Opinion: Tim Tebow's true 'uphill battle' is under way at Jaguars' training camp

Jarrett Bell
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JACKSONVILLE, Fla. — You can’t help but notice Tim Tebow. He’s one of the few household names in the Jacksonville Jaguars camp, the familiar face and local legend who commands so much attention just by his mere presence.

Never mind what Jaguars coach Urban Meyer wants you to think. Meyer, reunited with the former quarterback who won a Heisman Trophy under his watch and helped the University of Florida win two national titles, tries to downplay the fuss.

“He’s one of 90,” Meyer told USA TODAY Sports. “There’s a bunch of guys vying for a job. But he’s doing great. He’s really working.”

As Meyer chatted with his visitor following a recent practice, Tebow and defensive end Josh Allen were the last two players off the field. Unable to engage up-close with fans by signing autographs or posing for selfies — typical training camp measures scrapped with COVID-19 guidelines — Tebow and Allen signed miniature footballs and tossed them to fans in the stands.

When the players finished, Meyer acknowledged Allen and mentioned pass-rush reps as the defensive end walked past.

When Tebow approached, there were no pleasantries. It’s obvious that Meyer has special sentiments for Tebow, but none of that was displayed after the practice.

Not that Tebow needed any extra love. As he walked off the field with his helmet and jersey off, fans screamed his name.

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Tim Tebow #85 of the Jacksonville Jaguars looks on during Training Camp at TIAA Bank Field on July 30, 2021 in Jacksonville, Florida.

Yes, Tebow, 33, might be the third-string tight end trying to stick to the squad as a free agent trying to make a comeback after a seven-year layoff from the NFL, he’s still Tim Tebow. In Florida. There’s nothing unconscious here. It seems that many are watching his every move.

The Jaguars have sent a message about such buzz by declaring that Tebow is off-limits to the media — at least during the early stages of camp — to reduce demands as he tries to navigate this new deal.

“It’s an uphill battle,” Jaguars offensive coordinator Darrell Bevell told USA TODAY Sports. “He’s learning a brand new position. But if you’ve ever been around that guy — I’ve only been around him for a few months — you won’t see a guy who prepares, trains and puts more into it than him. He’s put in hours upon hours. To be where he is right now, on the field in an NFL training camp, I think speaks a lot to his commitment.”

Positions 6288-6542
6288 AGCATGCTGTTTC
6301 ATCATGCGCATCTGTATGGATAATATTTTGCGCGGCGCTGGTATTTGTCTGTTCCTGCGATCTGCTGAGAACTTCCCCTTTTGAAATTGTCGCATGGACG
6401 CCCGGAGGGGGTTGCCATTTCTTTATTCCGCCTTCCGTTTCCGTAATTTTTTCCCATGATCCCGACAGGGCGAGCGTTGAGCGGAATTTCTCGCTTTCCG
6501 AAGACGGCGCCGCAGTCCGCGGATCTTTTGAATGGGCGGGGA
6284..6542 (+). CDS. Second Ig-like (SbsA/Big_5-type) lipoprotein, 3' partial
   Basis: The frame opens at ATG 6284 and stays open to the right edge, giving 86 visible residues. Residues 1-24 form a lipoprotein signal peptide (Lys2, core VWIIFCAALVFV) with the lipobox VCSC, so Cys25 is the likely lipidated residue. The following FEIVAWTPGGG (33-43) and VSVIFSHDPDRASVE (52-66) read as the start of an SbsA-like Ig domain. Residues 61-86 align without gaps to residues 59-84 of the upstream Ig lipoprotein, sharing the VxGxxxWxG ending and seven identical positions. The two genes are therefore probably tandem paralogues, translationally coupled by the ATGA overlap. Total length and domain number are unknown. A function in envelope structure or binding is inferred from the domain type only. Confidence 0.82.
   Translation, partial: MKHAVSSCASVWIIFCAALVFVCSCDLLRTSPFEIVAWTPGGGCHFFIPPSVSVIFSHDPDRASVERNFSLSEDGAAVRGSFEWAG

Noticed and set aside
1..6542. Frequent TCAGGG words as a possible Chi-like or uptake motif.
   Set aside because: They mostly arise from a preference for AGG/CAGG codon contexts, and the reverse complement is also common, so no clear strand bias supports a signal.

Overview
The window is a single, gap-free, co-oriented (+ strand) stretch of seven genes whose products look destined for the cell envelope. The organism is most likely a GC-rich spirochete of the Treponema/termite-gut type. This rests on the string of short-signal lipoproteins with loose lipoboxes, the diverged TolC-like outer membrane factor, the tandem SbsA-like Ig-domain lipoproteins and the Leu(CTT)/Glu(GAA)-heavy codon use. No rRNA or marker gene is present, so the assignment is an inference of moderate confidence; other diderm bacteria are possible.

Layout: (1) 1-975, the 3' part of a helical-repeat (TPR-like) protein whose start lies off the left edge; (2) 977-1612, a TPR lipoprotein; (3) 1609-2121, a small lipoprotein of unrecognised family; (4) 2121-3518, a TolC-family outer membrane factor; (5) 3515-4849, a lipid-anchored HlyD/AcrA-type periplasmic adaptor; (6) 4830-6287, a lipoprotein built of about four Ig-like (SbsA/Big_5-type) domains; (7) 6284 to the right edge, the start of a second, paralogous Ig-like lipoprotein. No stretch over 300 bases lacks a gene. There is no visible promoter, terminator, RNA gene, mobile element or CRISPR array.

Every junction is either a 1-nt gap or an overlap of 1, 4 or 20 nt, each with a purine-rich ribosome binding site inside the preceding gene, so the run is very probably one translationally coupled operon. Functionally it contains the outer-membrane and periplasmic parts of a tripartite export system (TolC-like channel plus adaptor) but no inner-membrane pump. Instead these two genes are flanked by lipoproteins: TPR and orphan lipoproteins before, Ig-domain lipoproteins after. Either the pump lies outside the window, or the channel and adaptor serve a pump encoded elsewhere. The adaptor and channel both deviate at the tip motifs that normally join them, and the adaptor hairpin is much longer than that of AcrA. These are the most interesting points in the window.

During training camp practices last week, Tebow (6-3, 255 pounds), wearing No. 85, took reps with the backup units and was, well, serviceable as he ran routes. There were no major gaffes as he generally ran short out-routes and intermediate seam routes. Yet the first few days of camp — when there was only limited blocking and defenses were prevented from contact, leaving the offenses to run plays “on air” — hardly provided an indication of the challenges ahead.

Tebow’s ability to catch passes in traffic will be a key barometer for his chances to succeed. And that might not be half the challenge of holding up in the trenches and proving to be an adequate blocker. If Tebow makes it, he might be best suited to play a role as a classic H-back, which would reduce some of the physical demands in the trenches while he aligns in space or across formations with movement.

More substantial clues are coming. The Jaguars begin full-contact practices this week.

“We’ll continue to see how much he can get better,” Bevell said. “Everything he’s doing out here, it’s like the first time. Now it’s the first time he’s blocking. Then we’re going to put the pads on, and it’ll be the first time he’s going to be actually blocking with helmets and shoulder pads on. So, every stage that we move along is something new. But he’s doing an outstanding job as far as knowing what he’s supposed to do in preparing. We’ll see how it shakes out.”

Beyond the notion on reuniting with Meyer, Tebow’s chances are bolstered because tight end happens to be a thin position for the Jaguars. 

Meyer said that Tebow came to camp in “incredible shape.” Like everyone else, he’s eager to see what that means in the final analysis.

“He’s a contact player,” Meyer said. “When I had him at Florida, that’s where he shined, when the shoulder pads come on. He’s a hard man to bring down. That’s what this game is all about. We’re about to find out.”

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